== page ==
Maiden Voyage (Herbie Hancock album)
|Studio album by Herbie Hancock|
|Released||May 17, 1965|
|Recorded||March 17, 1965
Van Gelder Studio, Englewood Cliffs
|Herbie Hancock chronology|
Maiden Voyage is the fifth album led by jazz musician Herbie Hancock, and was recorded by Rudy Van Gelder on May 17, 1965 for Blue Note Records. It was issued as BLP 4195 and BST 84195. It is a concept album aimed at creating an oceanic atmosphere. Many of the track titles refer to marine biology or the sea, and the musicians develop the concept through their use of space and almost tidal dynamics. The album was presented with the Grammy Hall of Fame Award in 1999.
According to Bob Blumenthal's 1999 liner notes, "Blue Note logs indicate that an attempt had been made to record "Maiden Voyage", "Little One" and "Dolphin Dance" six days earlier, with Hubbard on cornet and Stu Martin in place of Williams. Those performances were rejected at the time and have been lost in the ensuing years." A different version of "Little One" was also recorded around the same time by Miles Davis and his quintet (including Hancock, Carter and Williams) for the album E.S.P., also released in 1965.
The Penguin Guide to Jazz designated the album as part of its Core Collection with a four star rating, calling it "a colossal achievement from a man still just 24 years old." Stephen Thomas Erlewine of Allmusic describes the album as "arguably his finest record of the '60s, reaching a perfect balance between accessible, lyrical jazz and chance-taking hard bop."
"Maiden Voyage", "The Eye of the Hurricane" and "Dolphin Dance" have now become jazz standards and are featured in Hal Leonard's New Real Book vol. 2. Hancock rerecorded "Maiden Voyage" and "Dolphin Dance" on his 1974 album Dedication and updated the title track on his 1988 album Perfect Machine. "Dolphin Dance" was rerecorded in 1981 for the Herbie Hancock Trio album. Hancock has released live concert versions of "Maiden Voyage" on CoreaHancock (1979) and An Evening With Herbie Hancock & Chick Corea: In Concert (1980) (both with Chick Corea). Hancock recorded "Maiden Voyage" and "Eye of the Hurricane" with the VSOP Quintet on VSOP: Tempest in the Colosseum (1977).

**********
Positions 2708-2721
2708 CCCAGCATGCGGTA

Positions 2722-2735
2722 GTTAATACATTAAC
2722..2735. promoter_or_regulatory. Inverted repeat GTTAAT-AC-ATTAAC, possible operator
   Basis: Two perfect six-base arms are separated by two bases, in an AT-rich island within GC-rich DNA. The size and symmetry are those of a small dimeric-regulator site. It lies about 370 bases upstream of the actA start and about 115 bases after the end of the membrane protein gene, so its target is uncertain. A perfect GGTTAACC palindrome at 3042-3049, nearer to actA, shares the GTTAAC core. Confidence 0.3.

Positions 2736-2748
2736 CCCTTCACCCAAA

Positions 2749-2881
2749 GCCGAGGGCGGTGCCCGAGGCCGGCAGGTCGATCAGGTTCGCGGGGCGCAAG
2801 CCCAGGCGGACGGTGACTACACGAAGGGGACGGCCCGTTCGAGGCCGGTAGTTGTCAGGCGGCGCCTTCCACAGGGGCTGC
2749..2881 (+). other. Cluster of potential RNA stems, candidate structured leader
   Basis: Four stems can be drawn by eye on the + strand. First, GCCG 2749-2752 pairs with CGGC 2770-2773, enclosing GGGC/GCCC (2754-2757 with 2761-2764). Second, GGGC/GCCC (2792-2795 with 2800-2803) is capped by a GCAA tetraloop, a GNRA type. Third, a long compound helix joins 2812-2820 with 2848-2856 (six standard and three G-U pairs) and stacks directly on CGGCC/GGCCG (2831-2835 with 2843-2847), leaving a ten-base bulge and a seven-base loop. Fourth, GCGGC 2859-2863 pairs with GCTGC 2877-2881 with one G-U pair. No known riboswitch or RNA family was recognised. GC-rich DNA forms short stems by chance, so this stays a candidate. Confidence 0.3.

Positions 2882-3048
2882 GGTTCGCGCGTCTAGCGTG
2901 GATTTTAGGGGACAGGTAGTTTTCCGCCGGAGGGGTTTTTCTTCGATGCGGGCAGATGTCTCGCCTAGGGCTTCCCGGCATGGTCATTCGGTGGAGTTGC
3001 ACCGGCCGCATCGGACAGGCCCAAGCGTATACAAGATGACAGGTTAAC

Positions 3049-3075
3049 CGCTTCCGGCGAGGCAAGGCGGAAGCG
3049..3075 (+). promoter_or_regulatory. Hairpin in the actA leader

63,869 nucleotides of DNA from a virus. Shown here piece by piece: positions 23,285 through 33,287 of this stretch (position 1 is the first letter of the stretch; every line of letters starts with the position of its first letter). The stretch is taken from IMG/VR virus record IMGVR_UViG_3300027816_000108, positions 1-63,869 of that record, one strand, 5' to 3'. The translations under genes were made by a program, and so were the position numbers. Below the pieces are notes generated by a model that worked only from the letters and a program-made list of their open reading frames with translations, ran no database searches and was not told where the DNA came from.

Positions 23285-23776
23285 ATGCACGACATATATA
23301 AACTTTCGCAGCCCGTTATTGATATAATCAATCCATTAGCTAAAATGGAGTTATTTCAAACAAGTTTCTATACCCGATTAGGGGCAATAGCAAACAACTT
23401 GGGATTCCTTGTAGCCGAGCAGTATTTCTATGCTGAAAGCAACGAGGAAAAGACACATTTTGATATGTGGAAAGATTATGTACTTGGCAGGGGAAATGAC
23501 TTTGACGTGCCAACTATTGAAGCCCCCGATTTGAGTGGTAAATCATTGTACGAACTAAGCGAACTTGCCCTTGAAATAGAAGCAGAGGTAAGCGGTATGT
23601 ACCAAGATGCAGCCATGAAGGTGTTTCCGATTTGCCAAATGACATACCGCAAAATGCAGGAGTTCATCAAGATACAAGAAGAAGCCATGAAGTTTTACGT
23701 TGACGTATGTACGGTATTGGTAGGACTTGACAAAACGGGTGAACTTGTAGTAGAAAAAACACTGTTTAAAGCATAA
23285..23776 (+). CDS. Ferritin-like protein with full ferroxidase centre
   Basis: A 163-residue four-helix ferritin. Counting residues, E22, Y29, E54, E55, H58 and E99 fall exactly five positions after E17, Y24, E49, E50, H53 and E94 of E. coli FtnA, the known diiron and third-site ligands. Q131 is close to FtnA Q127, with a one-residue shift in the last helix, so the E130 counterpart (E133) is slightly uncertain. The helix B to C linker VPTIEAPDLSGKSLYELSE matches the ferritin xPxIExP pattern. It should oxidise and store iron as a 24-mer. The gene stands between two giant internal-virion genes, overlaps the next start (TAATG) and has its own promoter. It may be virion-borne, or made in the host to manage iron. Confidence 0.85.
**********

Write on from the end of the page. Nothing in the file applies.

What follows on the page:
All compositions by Herbie Hancock.
- "Maiden Voyage" – 7:53
- "The Eye of the Hurricane" – 5:57
- "Little One" – 8:43
- "Survival of the Fittest" – 9:59
- "Dolphin Dance" – 9:16
- Herbie Hancock — piano
- Freddie Hubbard — trumpet
- George Coleman — tenor saxophone
- Ron Carter — bass
- Tony Williams — drums
- Ahmad Jamal recorded a version of "Dolphin Dance" on his 1971 album The Awakening.
- "Maiden Voyage" was recorded by jazz rock band Blood, Sweat, and Tears for their 1972 album New Blood.
- Grover Washington Jr. recorded "Dolphin Dance" on his 1976 album A Secret Place.
- The rock band Phish recorded the song "Maiden Voyage" in their early concerts. A live version was released on their album Colorado '88.
- The Japanese guitarist Kazumi Watanabe recorded "Dolphin Dance" on his 1989 album Kilowatt.
- Christian McBride, Nicholas Payton, and Mark Whitfield recorded a version of "The Eye of the Hurricane" on their 1997 album Fingerpainting: The Music of Herbie Hancock.
- Toto recorded "Maiden Voyage" on their 2002 album Through the Looking Glass.
- Madlib remixed "Dolphin Dance" and combined it with the song "Peace" by Horace Silver on his 2003 album "Shades of Blue"
- Robert Glasper recorded a version of "Maiden Voyage" on his 2004 album Mood.
- In 2008, jazz pianist John Beasley released a tribute to Hancock called Letter to Herbie, which features a re-working of "Maiden Voyage" called "Bedtime Voyage". The album also features a recording of "Eye of the Hurricane".
- Erlewine, Stephen Thomas (2011). "Maiden Voyage - Herbie Hancock | AllMusic". allmusic.com. Retrieved 26 June 2011.
- Cook, Richard; Morton, Brian (2002). The Penguin Guide to Jazz on CD (6th Ed.) Penguin Books. ISBN 9780140515213
- Erlewine, Stephen Thomas (2011). "Maiden Voyage - Herbie Hancock | AllMusic". allmusic.com. Retrieved 13 May 2013.
- Allmusic review of The Awakening
- Allmusic review of Mood